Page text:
“Oh we know quite a bit.”
“We? I didn’t ask for we. I asked what you knew about me.”
“Enough. I know enough about you.” There was no masking the hardness in his voice. Although he couldn’t see him Harmon felt Wilcox’s gaze through the two sided mirror. The old man’s voice whispered in his head, ‘Stop falling into his traps. Don’t let him play you. Hit him for Christ sake! Break a few fingers. The cancer doesn’t mean he can’t feel pain.’
Romanski put his shackled hands on the table. He propped them up and splayed them open to make a fleshy pedestal. He sat his head in the impromptu throne and gazed at Harmon like a love struck tween. The smile on his face was wide and beaming.
“So tell me comrade. What is it you know about me?”
Harmon took a breath, lowering his eyes as he did so. His eyes searched the desk and the floor for an answer. He brought his eyes back up to Romanski’s. “I know that your father has to be ashamed of you.”
From behind the glass Harmon swore he heard every last blood vessel in Wilcox’s head burst like minuscule kegs of dynamite. The old man wouldn’t come in though. Harmon had to learn…at least that is what the older gentleman would tell himself.
Romanski meanwhile furrowed his deep brow. His face, his eyes went cold as he leaned back in the chair. He studied Harmon as if he were an alien being seated across from him.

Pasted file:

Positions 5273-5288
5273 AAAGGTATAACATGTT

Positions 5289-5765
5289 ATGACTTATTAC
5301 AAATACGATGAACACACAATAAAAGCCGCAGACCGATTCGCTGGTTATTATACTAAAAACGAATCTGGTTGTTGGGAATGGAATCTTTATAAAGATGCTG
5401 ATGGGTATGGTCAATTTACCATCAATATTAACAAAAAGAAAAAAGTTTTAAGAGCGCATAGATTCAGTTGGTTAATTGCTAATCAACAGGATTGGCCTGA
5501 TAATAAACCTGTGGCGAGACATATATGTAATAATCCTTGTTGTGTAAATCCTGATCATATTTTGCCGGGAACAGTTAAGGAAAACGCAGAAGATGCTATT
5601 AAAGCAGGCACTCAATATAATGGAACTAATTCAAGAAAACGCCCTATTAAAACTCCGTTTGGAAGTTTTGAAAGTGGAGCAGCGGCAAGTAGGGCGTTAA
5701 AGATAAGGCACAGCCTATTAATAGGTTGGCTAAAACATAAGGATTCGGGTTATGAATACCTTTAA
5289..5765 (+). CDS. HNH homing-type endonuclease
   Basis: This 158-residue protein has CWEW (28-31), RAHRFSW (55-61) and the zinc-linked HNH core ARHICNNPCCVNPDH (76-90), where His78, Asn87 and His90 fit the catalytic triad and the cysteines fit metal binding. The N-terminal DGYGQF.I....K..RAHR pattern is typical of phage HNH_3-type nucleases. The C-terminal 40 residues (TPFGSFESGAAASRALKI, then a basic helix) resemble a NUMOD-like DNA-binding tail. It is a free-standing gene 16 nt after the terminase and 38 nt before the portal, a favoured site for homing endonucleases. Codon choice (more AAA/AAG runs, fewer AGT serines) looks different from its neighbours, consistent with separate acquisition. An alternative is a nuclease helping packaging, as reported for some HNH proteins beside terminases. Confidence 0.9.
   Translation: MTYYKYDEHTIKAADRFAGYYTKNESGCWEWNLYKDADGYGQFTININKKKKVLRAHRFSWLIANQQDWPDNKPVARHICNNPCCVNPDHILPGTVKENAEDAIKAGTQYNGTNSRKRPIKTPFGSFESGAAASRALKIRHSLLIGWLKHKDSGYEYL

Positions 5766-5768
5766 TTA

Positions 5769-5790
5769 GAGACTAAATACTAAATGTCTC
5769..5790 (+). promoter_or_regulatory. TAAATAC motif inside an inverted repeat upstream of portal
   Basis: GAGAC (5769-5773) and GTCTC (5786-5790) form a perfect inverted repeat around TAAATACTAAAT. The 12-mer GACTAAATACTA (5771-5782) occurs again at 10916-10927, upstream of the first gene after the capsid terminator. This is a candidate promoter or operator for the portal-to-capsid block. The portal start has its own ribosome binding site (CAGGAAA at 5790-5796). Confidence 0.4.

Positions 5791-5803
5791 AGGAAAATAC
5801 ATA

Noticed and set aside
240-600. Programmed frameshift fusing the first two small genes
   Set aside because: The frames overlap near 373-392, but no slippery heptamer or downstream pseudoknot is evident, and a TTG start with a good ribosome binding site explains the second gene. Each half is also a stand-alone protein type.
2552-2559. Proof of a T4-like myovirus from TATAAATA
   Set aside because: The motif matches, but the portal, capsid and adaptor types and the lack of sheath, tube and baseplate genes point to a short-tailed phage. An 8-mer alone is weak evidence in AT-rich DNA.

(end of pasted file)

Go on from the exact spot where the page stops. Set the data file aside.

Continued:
“Tell me,” Romanski said letting his Russian accent get thicker as the anger seeped through his pores. “What is it that makes you say such a stupid thing?”
“You asked me what I knew so I told you. Everyone knows Viktor Romanski was brilliant. A genius by many standards. He created the original formula that fuels everything we do. Despite this he had a conscious. When your organization, the Strovinka, suggested he begin using babies, no, fetuses to run the formula on he refused. Standing up to them cost him his life.
“They looked to you to do it because your intelligence is comparable. While you understood your father’s work, you were far from his equal. You lacked his heart and passion. It showed in your work. The formula became unstable. Your incompetence cost the Strovinka millions, and with the Russian economy what it is they could have gone bankrupt. All because of you. Killing your father was their biggest mistakes.